Tahir Sheikh Said, famously known as TSS, is dead.
The Mombasa-based tycoon died in a South Africa hospital yesterday and left a deeply divided family in turmoil.
He died a heart-broken man as he watched his children go after each other trying to claw parts of an empire he built.
In the wake of his failing health, TSS slowly slipped out of the limelight.
TSS was born in Moyale in 1942 but settled in Lamu in the 1960s, and became a dominant figure within the religious circles.
At the height of his fame in the 1990s, TSS and other tycoons controlled the region's politics, deciding who got elected by financing favourite candidates and blocking their opponents.
Little is known about the polygamist's early life and schooling.
An enduring symbol of his foray into the religious sphere is the imposing Sheikh Noorein Mosque in Mombasa, which he built with his own funds, besides contributing to other charities.
Confirming the death, his elder son, Mohamed, said his father died yesterday morning while undergoing treatment.
Mr Mohamed, who was accompanied by his younger brother and veteran golfer, Said, told the media at the family's Kizingo home that his father was flown to Milpark Hospital in South Africa for treatment two weeks ago.
Family members disclosed that the businessman will be buried today at the Sarigoi Muslim Cemetery in Mombasa after Al Asr prayers. His body was to be airlifted to Mombasa from Johannesburg via Nairobi last night.
Milpark Hospital is a private facility in Western Parktown, Johannesburg, and is owned by Netcare Ltd. Milpark has a level 1 accredited trauma unit, cardiology and cardio-thoracic services.
TSS will be remembered as having served as Lamu Kanu branch chairman until 2002 when retired President Daniel Arap Moi retired from active politics.
His empire spans various sectors here and abroad, among them hides and skins, transport (lorries and buses), real estate, food processing (flour mills, soda) and coffee and tea export. His signature property is the 14-floor TSS Towers in Mombasa County.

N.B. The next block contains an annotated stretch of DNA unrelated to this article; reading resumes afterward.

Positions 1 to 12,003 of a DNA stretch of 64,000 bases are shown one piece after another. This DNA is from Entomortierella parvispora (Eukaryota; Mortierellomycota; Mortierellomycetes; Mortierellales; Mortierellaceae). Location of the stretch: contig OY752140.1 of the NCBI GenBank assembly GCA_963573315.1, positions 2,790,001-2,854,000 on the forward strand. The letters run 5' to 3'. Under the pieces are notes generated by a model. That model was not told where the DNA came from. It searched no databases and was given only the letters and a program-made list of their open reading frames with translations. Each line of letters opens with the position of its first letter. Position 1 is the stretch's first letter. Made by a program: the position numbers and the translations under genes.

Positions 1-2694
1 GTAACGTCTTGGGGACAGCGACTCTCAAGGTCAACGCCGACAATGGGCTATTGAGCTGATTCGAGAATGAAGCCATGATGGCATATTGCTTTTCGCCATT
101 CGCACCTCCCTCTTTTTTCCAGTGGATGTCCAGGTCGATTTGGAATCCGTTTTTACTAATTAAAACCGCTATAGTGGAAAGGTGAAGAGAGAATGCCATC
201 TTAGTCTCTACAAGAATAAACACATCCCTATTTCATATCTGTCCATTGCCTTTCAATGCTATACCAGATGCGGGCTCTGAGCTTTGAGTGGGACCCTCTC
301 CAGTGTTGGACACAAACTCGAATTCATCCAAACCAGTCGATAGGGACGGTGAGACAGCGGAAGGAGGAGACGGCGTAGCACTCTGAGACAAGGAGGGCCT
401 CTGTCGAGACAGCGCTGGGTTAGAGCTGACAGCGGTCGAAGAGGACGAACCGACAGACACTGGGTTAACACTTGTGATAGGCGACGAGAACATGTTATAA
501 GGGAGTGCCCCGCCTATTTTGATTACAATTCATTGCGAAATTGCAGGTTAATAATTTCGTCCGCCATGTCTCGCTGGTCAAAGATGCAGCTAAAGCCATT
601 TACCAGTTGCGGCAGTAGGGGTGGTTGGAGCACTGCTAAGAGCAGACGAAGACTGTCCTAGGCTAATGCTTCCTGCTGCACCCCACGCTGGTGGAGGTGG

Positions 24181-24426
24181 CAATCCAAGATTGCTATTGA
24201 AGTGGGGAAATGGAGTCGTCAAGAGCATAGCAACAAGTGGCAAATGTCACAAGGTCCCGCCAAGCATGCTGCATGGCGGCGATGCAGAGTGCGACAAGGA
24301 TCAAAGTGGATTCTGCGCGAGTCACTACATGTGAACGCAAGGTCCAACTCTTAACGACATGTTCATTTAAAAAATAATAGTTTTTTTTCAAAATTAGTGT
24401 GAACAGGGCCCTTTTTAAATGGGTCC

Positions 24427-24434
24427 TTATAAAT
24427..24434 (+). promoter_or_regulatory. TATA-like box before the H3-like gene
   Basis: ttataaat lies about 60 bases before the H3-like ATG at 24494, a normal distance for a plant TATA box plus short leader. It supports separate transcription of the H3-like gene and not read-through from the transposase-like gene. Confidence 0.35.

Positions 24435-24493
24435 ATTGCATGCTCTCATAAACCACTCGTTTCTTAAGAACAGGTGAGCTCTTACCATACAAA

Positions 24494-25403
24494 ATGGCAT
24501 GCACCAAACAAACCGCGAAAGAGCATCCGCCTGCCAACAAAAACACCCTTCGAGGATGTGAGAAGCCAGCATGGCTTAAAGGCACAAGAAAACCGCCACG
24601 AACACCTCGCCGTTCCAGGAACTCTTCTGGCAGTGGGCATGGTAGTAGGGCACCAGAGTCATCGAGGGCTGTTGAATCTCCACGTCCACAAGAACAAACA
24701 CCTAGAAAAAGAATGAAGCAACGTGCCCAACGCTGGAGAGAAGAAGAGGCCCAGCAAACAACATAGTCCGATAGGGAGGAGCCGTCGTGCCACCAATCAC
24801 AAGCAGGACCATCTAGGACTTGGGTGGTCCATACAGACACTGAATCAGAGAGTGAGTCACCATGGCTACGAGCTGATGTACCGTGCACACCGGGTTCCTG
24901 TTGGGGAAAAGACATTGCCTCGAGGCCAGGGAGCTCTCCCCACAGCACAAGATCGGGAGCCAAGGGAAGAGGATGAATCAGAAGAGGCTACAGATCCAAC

His long-time friend, Sheikh Bahasan, an Islamic religious lecturer, described TSS as a highly religious man who went out of his way to fund religious activities and projects in and around Coast region.
"He was instrumental in putting up mosques, madrassas, orphanages and sinking boreholes at the Coast," said Mr Bahasan, who worked as head of Sheikh Nurein Mosque, one of the biggest mosques in Mombasa with a capacity of over 1,500 worshippers.
But like most great men of influence of his time, TSS's fortunes began to dwindle as his generation of tycoons and power brokers were overtaken by new players, including their own protégés.
During the Kibaki administration, TSS disappeared from public view, only appearing occasionally during religious and political functions.
But TSS's fortunes nosedived further under the Jubilee administration. His children began to feud over his wealth as his business empire across many nations crumbled.
In 2014, the State seized his vast land holdings in Lamu and went after his other properties as banks came calling to recover loans.
A few months ago, his TSS Towers in the heart of Mombasa was in jeopardy when the county government threatened to seize it over unpaid rates running into millions of shillings.
Yesterday, the family displayed unity in his death. Two of the sons, Sabir and Sheikh Noorein, have been fighting for control of the transport segment of two firms, Transmara Logistics Ltd and TSS Pop In Service Stations, in which their father is the main shareholder.
According to a 2014 Wealth in Kenya report, TSS was listed as one of the largest land owners in the country. However, in the recent past, he was in the limelight for incurring bad debts running into billions of shillings.
Kenya's biggest bank by capitalisation, Kenya Commercial Bank (KCB), last year took over a milling company owned by TSS after it cited his default on a Sh1 billion loan.
In May last year, the bank, which had in excess of Sh1 billion non-performing loans with TSS Unga Millers, issued a notice indicating that it had taken over management of the miller. TSS had defaulted on loans in excess of Sh2.7 billion associated with the miller.
The businessman is said to have Sh8 billion in total non-performing loans with a number of banks, booked under other subsidiaries in his business empire.
His misfortunes worsened when the Jubilee government cancelled title deeds to large tracts of land in Lamu, which he had used to secure loans in excess of Sh5 billion from two listed banks.
The businessman is also said to have defaulted on at least Sh1.4 billion with two other banks. Last October, Mr Sabir moved to court to challenge an order issued by Mombasa High Court Judge Njoki Mwangi to transfer vehicles to his younger brother.
The brother, Noorein, a director of Transmara Logistics Ltd, also moved to court and successfully obtained orders that Sabir releases three 30,000 litre fuel tankers and two trailers.
In another case, the High Court ordered Sabir to give Mr Noorein part of the fleet he had taken over. Sabir applied for court orders for an audit of how 15 trucks claimed by both ended up with his brother.
But in a counter suit, Sabir accused Noorein and his sister, Fatma, of conspiracy to fraudulently transfer the said vehicles to Noorein's firm.